Our Best Services
General Orthopedic Treatment
Complex Trauma Treatment
Sports Injury Treatment
Spine Surgery Treatment
Arthritis Clinic Treatment
Joint Replacement Surgeries
Key Hole Arthroscopy Surgeries
Pediatric Deformity Correction Treatment
Cervical Traction Treatment
Short Wave Diathermy (SWD) Treatment
Digital X-ray Service
Orthopaedics is the medical specialty that focuses on injuries and diseases of your body's musculoskeletal system. This complex system, which includes your bones, joints, ligaments, tendons, muscles, and nerves, allows you to move, work, and be active.
Once devoted to the care of children with spine and limb deformities, orthopaedists now care for patients of all ages, from newborns with clubfeet to young athletes requiring arthroscopic surgery to older people with arthritis. And anybody can break a bone
Orthopaedic surgeons treat problems of the musculoskeletal system. This involves:
- Diagnosis of your injury or disorder
- Treatment with medication, exercise, casting, surgery or other options
- Rehabilitation by recommending exercises or physical therapy to restore movement, strength and function
- Prevention with information and treatment plans to prevent injury or slow the progression of disease
While orthopaedic surgeons are familiar with all aspects of the musculoskeletal system, many orthopaedists specialize in certain areas, such as the foot and ankle, spine, shoulder, hand, hip or knee. They may also choose to focus on specific fields like pediatrics, trauma or sports medicine. Some orthopaedic surgeons may specialize in several areas.
Trauma is most often associated with a traumatising event or experience, such as wars or accidents or violence, that causes extreme distress – and the effects of that experience can continue to haunt and torment the individual for months and years later.
However, there are other forms of trauma, where symptoms can be just as distressing and life-altering as single-event trauma. Complex trauma, or c-ptsd, can occur when an individual has been exposed over a period of time to persistent abuse, neglect, violence or abandonment, especially as a child. The person may have experienced multiple traumas, and the c-ptsd is often worse when the perpetrator was someone close to the child.
Causes of complex trauma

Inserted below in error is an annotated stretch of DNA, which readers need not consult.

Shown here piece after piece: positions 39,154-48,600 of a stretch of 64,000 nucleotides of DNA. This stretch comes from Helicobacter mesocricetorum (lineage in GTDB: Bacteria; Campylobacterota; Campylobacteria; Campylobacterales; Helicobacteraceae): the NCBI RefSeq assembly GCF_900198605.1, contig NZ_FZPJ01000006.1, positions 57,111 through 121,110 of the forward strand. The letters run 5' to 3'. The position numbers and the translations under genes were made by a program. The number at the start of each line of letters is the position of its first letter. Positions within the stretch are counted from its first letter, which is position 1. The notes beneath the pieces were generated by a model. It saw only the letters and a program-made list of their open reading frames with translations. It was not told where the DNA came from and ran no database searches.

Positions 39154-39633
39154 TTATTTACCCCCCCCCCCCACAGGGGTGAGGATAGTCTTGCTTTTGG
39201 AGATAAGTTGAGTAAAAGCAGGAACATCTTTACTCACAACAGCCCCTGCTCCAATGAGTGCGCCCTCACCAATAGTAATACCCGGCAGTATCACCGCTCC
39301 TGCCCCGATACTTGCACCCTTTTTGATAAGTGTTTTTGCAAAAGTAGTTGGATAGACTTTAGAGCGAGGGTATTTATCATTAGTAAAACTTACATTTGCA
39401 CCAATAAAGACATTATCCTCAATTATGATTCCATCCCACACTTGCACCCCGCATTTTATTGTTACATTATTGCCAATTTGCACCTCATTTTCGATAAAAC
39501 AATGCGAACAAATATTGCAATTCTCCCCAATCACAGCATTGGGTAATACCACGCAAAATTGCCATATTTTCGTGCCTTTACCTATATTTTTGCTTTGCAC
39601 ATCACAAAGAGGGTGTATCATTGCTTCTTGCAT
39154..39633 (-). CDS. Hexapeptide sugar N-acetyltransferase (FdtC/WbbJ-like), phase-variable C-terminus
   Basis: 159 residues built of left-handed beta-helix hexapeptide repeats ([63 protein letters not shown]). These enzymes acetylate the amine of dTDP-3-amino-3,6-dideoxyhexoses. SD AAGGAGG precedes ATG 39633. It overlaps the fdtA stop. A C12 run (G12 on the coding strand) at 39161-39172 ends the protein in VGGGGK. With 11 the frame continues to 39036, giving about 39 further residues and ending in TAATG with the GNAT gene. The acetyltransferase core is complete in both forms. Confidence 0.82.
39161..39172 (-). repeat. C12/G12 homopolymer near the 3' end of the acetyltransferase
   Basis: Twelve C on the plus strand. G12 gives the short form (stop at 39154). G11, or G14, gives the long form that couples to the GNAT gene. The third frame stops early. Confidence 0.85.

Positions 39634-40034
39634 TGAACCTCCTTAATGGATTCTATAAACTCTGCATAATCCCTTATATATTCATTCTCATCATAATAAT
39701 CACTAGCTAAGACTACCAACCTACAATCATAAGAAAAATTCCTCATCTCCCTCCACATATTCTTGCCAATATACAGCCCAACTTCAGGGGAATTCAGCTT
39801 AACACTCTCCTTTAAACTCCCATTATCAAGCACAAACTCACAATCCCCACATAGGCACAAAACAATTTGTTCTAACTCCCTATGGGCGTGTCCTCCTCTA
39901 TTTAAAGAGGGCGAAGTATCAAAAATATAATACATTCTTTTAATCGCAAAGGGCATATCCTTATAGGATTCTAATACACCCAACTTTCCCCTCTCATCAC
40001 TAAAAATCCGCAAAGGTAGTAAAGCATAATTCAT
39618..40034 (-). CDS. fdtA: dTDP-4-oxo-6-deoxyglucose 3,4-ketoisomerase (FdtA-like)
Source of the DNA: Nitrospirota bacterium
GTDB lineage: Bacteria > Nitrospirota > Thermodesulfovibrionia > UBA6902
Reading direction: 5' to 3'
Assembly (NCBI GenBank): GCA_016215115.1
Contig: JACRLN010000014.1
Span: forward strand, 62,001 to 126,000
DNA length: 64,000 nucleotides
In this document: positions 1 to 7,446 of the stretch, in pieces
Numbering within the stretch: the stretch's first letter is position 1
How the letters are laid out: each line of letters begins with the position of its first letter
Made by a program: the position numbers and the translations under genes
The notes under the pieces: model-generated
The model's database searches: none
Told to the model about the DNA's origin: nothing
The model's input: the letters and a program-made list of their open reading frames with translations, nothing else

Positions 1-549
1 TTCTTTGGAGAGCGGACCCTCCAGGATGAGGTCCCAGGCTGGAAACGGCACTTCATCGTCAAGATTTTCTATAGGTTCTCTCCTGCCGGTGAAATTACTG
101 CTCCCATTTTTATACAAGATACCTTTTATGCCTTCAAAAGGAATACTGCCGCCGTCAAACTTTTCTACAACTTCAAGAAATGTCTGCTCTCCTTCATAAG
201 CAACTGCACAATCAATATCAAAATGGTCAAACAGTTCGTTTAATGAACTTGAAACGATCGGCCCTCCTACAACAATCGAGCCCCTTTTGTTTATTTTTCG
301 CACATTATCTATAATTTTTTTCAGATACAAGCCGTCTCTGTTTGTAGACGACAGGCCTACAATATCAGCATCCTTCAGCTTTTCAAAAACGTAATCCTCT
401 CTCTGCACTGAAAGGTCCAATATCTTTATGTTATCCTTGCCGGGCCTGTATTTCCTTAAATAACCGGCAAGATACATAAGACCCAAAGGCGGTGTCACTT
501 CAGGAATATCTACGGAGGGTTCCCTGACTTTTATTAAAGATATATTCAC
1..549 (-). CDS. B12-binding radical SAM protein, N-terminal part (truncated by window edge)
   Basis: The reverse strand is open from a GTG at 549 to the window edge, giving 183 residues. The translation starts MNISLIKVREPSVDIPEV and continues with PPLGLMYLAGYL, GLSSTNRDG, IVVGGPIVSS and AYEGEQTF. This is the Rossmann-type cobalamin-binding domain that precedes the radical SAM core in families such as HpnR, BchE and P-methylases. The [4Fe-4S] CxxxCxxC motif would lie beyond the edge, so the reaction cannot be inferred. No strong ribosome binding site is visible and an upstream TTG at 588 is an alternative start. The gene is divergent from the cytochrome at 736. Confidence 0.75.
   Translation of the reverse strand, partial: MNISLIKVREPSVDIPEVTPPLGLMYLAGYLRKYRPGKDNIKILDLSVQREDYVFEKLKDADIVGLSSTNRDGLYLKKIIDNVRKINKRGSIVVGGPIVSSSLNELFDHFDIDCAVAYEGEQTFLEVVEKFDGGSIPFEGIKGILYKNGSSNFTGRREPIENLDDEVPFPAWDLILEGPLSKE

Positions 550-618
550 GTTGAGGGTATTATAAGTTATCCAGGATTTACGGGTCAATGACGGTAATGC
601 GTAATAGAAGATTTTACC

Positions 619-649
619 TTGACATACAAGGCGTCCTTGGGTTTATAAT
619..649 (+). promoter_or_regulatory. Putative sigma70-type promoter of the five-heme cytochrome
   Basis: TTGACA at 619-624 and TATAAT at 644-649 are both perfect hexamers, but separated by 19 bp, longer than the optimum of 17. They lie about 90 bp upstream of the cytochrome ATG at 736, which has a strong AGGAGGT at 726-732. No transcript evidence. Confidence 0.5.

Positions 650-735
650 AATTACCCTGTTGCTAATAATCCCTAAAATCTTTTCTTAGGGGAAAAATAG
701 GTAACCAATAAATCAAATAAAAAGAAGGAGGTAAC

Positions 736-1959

The causes of complex trauma, like most mental health conditions, are on a spectrum and range in severity and duration. A person with complex trauma may have been physically or sexually abused by a parent or relative over a number of years. They may have been the victim of sustained domestic violence. Often complex trauma can develop when the person felt overwhelmed, frozen with fear, and unable to escape – and this happened on a regular basis.
The causes of complex trauma can also be subtle. It could be that the child wasn’t given attention because the parents were busy or emotionally unavailable. The lack of being seen and heard for who you truly are, and the pain of not having your early needs met, can also be a factor leading to c-ptsd.
Different sports injuries produce different symptoms and complications. The most common types of sports injuries include:
- Sprains- Overstretching or tearing the ligaments results in a sprain. Ligaments are pieces of tissue that connect two bones to one another in a joint.
- Strains- Overstretching or tearing muscles or tendons results in a sprain. Tendons are thick, fibrous cords of tissue that connect bone to muscle. Strains are commonly mistaken for sprains. Here’s how tell them apart.
- Knee injuries- Any injury that interferes with how the knee joint moves could be a sports injury. It could range from an overstretch to a tear in the muscles or tissues in the knee.
- Swollen muscles- Swelling is a natural reaction to an injury. Swollen muscles may also be painful and weak.
- Achilles tendon rupture- The Achilles tendon is a thin, powerful tendon at the back of your ankle. During sports, this tendon can break or rupture. When it does, you may experience sudden, severe pain and difficulty walking.
- Fractures- Bone fractures are also known as broken bones.
- Dislocations- Sports injuries may dislocate a bone in your body. When that happens, a bone is forced out of its socket. This can be painful and lead to swelling and weakness.
- Rotator cuff injury- Four pieces of muscle work together to form the rotator cuff. The rotator cuff keeps your shoulder moving in all directions. A tear in any of these muscles can weaken the rotator cuff.
f you’ve struggled with back pain for any length of time, you may be wondering if spine surgery is your only treatment option. Sometimes, surgery is the only treatment. However, there’s good news. The vast majority of back problems can be remedied with non-surgical treatments—often referred to as non-surgical or conservative therapies.
Aging, improper body mechanics, trauma and structural abnormalities can injure your spine, leading to back pain and other symptoms such as leg pain and/or numbness or even leg weakness. Chronic back pain is a condition that generally requires a team of health professionals to diagnose and treat. Before resigning yourself to surgery, consider getting opinions from several spine specialists. This investment of time and information-gathering will help you make an informed treatment decision that will best support your lifestyle and desired level of physical activity.